The Syracuse, New York Bhutanese Community Struggles to Find Jobs

Economic recession makes life harder for refugees

Posted by Maureen Sieh /The Post-Standard , Syracuse, New York, April 20, 2009 5:51A

Photo by Mike Greenlar
Bhutanese refugees Chali Wagle 19, her father, Karna Wagle (right) and neighbor Gopi Neopane (left), meet with Jasenko Mondom, a job developer at the Refugee Assistance Program on Park Street. in Syracuse. Everyone laughed when Mondom asked if Karna was strong and healthy enough for a construction job. Karna responded that he had done that kind of work before in Nepal.

Syracuse, NY.-----Read my story in Monday's Post-Standard about how the economic recession is affecting refugees. Many of the nearly 1,000 refugees who settled in the Syracuse area in the last year are having a tough time finding work.

Jasenko Mondom, a job developer at the Syracuse school district's Refugee Family program on Park Street, remembers when employers used to call him every day looking for refugees to fill entry-level positions at local factories. These days those jobs are hard to come by because factories are closing, reducing hours and laying off workers, he said.

Refugee resettlement agencies receive funding from the federal government that requires them to put refugees to work within the first four months of their arrival. But Jasenko and others say they're having a hard time meeting that deadline because of the economy. Refugee resettlement agencies nationwide are experiencing the same problem.

With the loss of manufacturing jobs, refugee agencies are looking at other areas of the economy-seasonal agricultural jobs, retail health care and house-keeping as well as enrolling refugees in job-training programs.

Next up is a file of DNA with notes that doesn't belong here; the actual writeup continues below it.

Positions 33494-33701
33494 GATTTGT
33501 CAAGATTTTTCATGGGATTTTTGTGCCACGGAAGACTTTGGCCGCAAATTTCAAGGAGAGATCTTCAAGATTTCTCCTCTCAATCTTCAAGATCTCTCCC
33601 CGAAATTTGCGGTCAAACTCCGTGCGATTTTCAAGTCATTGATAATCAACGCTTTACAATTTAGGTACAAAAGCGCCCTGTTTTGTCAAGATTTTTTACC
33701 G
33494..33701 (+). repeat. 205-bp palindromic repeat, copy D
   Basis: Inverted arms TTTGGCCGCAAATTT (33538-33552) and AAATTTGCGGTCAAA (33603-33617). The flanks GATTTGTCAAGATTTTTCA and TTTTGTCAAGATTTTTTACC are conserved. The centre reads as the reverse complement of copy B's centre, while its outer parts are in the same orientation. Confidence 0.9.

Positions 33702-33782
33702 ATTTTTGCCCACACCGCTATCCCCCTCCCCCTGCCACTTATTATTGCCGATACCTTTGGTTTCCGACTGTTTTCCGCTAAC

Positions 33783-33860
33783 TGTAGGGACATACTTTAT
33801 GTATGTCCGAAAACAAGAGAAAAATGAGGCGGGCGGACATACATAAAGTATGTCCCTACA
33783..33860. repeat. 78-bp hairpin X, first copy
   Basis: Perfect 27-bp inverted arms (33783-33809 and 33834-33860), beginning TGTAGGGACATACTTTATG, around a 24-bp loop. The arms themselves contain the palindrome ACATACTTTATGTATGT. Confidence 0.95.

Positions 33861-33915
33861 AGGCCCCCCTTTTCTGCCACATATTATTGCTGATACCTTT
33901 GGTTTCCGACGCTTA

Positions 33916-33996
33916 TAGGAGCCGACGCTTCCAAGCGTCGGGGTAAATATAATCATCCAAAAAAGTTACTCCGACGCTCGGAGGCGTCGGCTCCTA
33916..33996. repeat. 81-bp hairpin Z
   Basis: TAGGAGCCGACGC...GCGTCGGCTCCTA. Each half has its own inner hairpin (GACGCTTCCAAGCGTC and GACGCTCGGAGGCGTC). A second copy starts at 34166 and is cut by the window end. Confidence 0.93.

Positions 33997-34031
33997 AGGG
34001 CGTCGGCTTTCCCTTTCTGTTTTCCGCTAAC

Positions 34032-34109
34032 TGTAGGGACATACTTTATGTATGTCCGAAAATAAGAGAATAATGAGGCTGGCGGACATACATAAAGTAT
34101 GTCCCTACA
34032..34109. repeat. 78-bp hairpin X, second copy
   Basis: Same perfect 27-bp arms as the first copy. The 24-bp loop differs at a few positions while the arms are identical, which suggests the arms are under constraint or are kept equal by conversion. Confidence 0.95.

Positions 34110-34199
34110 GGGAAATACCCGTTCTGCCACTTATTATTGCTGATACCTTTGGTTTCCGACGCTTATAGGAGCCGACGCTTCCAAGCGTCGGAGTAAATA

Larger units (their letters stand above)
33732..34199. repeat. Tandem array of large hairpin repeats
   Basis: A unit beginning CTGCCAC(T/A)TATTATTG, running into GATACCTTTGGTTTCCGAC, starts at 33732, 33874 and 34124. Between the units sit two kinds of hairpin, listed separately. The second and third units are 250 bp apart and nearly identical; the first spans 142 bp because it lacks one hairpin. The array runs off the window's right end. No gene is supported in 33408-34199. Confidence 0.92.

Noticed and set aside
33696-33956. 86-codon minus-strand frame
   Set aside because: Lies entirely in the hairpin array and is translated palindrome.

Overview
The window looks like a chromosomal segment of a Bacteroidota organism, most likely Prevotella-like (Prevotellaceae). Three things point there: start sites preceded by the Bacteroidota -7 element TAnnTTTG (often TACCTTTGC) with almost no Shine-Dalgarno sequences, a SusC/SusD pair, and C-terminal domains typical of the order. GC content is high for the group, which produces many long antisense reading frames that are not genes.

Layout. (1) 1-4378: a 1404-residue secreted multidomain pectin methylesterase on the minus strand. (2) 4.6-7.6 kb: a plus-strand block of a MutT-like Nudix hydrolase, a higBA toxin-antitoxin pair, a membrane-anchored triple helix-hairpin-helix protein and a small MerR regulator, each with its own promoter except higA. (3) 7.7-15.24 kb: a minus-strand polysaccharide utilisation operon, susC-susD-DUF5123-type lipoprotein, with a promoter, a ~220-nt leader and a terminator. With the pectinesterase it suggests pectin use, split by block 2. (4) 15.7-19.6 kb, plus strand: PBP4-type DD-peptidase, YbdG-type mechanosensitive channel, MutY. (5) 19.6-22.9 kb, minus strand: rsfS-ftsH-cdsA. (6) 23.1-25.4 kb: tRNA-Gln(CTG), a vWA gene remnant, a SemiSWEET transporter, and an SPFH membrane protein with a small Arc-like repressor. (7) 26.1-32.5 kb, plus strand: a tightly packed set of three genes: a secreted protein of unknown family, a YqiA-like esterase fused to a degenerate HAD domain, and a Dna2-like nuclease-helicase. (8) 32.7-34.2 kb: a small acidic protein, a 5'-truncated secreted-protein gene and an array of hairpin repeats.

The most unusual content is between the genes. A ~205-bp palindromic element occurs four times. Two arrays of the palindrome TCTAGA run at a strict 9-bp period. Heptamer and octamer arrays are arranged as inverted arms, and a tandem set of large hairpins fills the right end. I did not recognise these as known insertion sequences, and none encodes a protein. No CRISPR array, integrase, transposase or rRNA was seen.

"We're looking at any kind of market outside the factories that we've gone to,'' said Felicia Castricone, executive director of Northside CYO, the Catholic Charities agency that runs the refugee program.

Last year, Catholic Charities of Onondaga County placed more than 50 refugees at Plainville Turkey Farms, now known as Kosher Valley. When the company changed management, 57 refugees were laid off, said Harvey Pinyoun, a caseworker and volunteer coordinator. Nine of those workers were called back, he said. The agency also placed workers at Beak & Skiff, an apple orchard in Lafayette.

Photo by Mike Greenlar /The Post-Standard

Catholic Charities Refugee Resettlement Services caseworker Harvey Pinyoun(left)assists Burundi refugee Jean Baptiste in finding employment, at CYO on North Salina St. He was recently laid off from the former Plainville Turkey Farms, now Kosher Valley.

The Refugee Family Program has enrolled Bhutanese refugees in certified nursing assistant programs at James Square Nursing Home and Iroquis Nursing Home, Jasenko said. Some refugees are also enrolled in the Northside Green Train, a new initiative developed by the Northside Collaborative to offer basic construction and weatherization training for neighborhood residents.

Assemblyman Bill Magnarelli secured funding for the 12-week program, which seeks to help residents find jobs, said Dominic Robinson, the collaborative's program director. Thirteen of the 15 participants are refugees, he said.

"We're working with refugees because clearly there's huge population on the North Side,'' he said. "About 300 families a year come to our neighborhood through the refugee resettlement agencies. We wanted to target them initially just because we have good relationship with the agencies, and it's an easy pipeline.''